we posted this¬† in solidarity with our disabled sisters in India and everywhere else!
Last night a young girl of 23 years died after being brutally raped in¬†New Delhi. Her struggle lasted from 16 to¬†29th¬†December 2012.¬†Travelling¬†with her friend who hailed a bus they were¬† brutally attacked by a group of six men, while the man was thrown off the bus, the woman was gang raped. The brutality perpetuated on the victim has outraged the nation.
We the ‚ÄėWomen with Disabilities India Network‚Äô join other women and concerned citizens in condemning the act.
We can understand the trauma faced by the young woman because we are targets of such violence each day in both public and private sphere.Such rapes are not isolated incidents, but are rather experienced in a continuum of violence. They happen within the homes, in buses and trains and in¬†State run institutions for instance against women with mental illness and young girls with intellectual disability where rape is an everyday affair.¬†¬†¬†¬†Rape by household members often remains unreported to avoid further stigmatization.
We believe that rape as a weapon of violence must be stopped and impunity enjoyed by perpetrators brought to an end.¬†Impunity for the rape of women has become a national concern, because it compounds the effects of such violence. It intensifies the subordination and powerlessness of the targets of rape and sends a message to society that male violence against women is both acceptable and inevitable.
We urge that the cases of such heinous crimes be taken up and speedy action taken so that justice can be done.
We do not believe that death penalty is the answer as it reflects attention away from the violence perpetuated against us.¬†This is especially the case when much of the violence¬†perpetrators¬†are mostly men from within families.¬†¬†We aim for dignity and justice and safe homes, society and country. We believe that¬†The normalcy and ethical acceptability of this violence must be challenged by the normative and ablest¬† attitudes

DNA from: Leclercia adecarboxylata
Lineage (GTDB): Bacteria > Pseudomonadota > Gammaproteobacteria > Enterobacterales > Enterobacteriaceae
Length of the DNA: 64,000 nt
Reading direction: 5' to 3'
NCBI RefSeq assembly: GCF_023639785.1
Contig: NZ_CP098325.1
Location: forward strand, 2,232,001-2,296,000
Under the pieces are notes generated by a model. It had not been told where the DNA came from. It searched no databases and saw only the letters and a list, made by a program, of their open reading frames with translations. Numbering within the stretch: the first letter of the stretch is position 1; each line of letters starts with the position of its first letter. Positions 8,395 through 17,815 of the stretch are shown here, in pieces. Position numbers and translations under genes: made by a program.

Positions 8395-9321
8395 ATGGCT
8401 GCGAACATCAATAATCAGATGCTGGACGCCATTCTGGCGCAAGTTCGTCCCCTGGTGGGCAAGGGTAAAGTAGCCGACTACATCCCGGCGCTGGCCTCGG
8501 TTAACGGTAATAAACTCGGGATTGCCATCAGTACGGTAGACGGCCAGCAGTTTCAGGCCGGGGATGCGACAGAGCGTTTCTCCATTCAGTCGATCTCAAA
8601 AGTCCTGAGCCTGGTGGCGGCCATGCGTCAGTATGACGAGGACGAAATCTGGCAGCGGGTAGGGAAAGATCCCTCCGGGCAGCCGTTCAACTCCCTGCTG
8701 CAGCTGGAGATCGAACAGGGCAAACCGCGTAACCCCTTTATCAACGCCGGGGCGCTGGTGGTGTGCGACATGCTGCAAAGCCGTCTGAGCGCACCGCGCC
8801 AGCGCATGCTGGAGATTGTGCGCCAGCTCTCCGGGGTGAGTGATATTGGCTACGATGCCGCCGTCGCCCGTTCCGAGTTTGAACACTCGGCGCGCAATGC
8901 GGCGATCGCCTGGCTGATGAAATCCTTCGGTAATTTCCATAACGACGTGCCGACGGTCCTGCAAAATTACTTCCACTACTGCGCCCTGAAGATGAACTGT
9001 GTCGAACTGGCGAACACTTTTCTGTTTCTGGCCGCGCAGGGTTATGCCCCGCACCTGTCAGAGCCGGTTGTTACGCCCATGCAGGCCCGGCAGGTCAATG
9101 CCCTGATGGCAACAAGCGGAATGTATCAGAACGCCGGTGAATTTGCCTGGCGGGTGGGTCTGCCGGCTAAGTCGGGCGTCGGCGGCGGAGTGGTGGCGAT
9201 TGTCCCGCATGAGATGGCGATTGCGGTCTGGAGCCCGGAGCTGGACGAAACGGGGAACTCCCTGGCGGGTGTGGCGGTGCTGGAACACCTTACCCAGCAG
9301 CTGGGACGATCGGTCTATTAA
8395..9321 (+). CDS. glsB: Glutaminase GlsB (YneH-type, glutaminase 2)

We must adopt laws and policies recognizing that all actions that violate women‚Äôs bodies are illegal.¬†¬†Women must themselves be key decision makers in efforts to identify priority concerns and legal responses.
There is a need for further popular, police, and judicial training that builds specific cultural awareness¬†¬† about disability issues ¬†and legal knowledge on the issue.
Without such efforts, further elaboration of domestic and international, legal standards will fail women.
There has to be an appropriate strict punishment for all rapists, ensuring that they do not indulge in such activities again Concerns of deaf women in relation to rape came out very blatantly in our meeting in¬†Delhi¬†on¬†1st¬†October 2012.
Since most disabled women are raped by men they trust the most who may be their family member’s or care givers (in institutes), there must be a mechanism set across the country where they can report such matters without the scare of any negative consequences. Also psychological and vocational support must be provided to such women.
Additional vulnerability of WWD is not recognized anywhere. I think that it must be recognized and addressed at all levels whether it be in the women commission, women groups and NGO programmes or any programmes and schemes instituted by the government.
Fellow, Teen Murti (2009-2011)
IAWS president (2008-2011)
EC member IAWS (2011-2014)
Head Advocacy and Disability Studies IICP,
Founder and Chief Consultant
Executive Director & Access Consultant
Former Prof & Director Women‚Äôs Studies
& EVP SMRC
Solidarity to sisters in India!
Mumbai: Women with disabilities are in no mood to celebrate International Women’s Day on Thursday but will instead protest a day earlier in wheelchairs to assert the denial of their rights.
Joining more than 100 women in wheelchairs on the eve of Women’s Day will be hundreds of their supporters who will also sit in wheelchairs to express solidarity for disabled women in India.
Brought together by the ADAPT Rights Group, a group of young able and disabled activists, they hope to force Mumbaikars to think: how long will women with disabilities face apartheid-like discrimination?
….Yet, even after 16 years of enforcement of the Persons with Disabilities Act, 1995, the country is not very sensitive towards the rights of¬† disabled.
No disabled woman is in Parliament, even in Rajya Sabha, they are not even part of the women’s rights movement across the country, they rarely get married and are denied the right to motherhood.
Nearly half of the 40 to 90 million people with disabilities in India are women and yet they have always remained an invisible minority.
Read the full article at Gulf News